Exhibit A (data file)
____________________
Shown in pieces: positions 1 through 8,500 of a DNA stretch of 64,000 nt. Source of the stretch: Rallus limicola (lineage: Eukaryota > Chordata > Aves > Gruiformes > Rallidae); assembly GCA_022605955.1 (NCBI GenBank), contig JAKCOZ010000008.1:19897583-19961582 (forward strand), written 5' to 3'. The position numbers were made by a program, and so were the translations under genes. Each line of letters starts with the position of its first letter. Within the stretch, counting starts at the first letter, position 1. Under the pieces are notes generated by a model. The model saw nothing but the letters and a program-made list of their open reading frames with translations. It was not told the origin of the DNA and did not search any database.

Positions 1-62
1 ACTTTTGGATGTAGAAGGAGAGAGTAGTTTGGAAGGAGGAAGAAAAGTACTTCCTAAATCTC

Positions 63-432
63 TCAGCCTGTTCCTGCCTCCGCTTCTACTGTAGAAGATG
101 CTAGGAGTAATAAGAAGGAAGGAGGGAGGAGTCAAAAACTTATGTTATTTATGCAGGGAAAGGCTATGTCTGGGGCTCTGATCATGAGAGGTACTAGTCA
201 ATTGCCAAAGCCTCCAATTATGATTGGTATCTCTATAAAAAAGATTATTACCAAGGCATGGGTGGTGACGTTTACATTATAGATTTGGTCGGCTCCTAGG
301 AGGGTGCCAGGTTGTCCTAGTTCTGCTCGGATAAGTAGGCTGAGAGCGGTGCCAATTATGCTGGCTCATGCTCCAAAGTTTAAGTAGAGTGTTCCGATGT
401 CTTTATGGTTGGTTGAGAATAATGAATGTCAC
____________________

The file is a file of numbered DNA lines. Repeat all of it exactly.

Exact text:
Shown in pieces: positions 1 through 8,500 of a DNA stretch of 64,000 nt. Source of the stretch: Rallus limicola (lineage: Eukaryota > Chordata > Aves > Gruiformes > Rallidae); assembly GCA_022605955.1 (NCBI GenBank), contig JAKCOZ010000008.1:19897583-19961582 (forward strand), written 5' to 3'. The position numbers were made by a program, and so were the translations under genes. Each line of letters starts with the position of its first letter. Within the stretch, counting starts at the first letter, position 1. Under the pieces are notes generated by a model. The model saw nothing but the letters and a program-made list of their open reading frames with translations. It was not told the origin of the DNA and did not search any database.

Positions 1-62
1 ACTTTTGGATGTAGAAGGAGAGAGTAGTTTGGAAGGAGGAAGAAAAGTACTTCCTAAATCTC

Positions 63-432
63 TCAGCCTGTTCCTGCCTCCGCTTCTACTGTAGAAGATG
101 CTAGGAGTAATAAGAAGGAAGGAGGGAGGAGTCAAAAACTTATGTTATTTATGCAGGGAAAGGCTATGTCTGGGGCTCTGATCATGAGAGGTACTAGTCA
201 ATTGCCAAAGCCTCCAATTATGATTGGTATCTCTATAAAAAAGATTATTACCAAGGCATGGGTGGTGACGTTTACATTATAGATTTGGTCGGCTCCTAGG
301 AGGGTGCCAGGTTGTCCTAGTTCTGCTCGGATAAGTAGGCTGAGAGCGGTGCCAATTATGCTGGCTCATGCTCCAAAGTTTAAGTAGAGTGTTCCGATGT
401 CTTTATGGTTGGTTGAGAATAATGAATGTCAC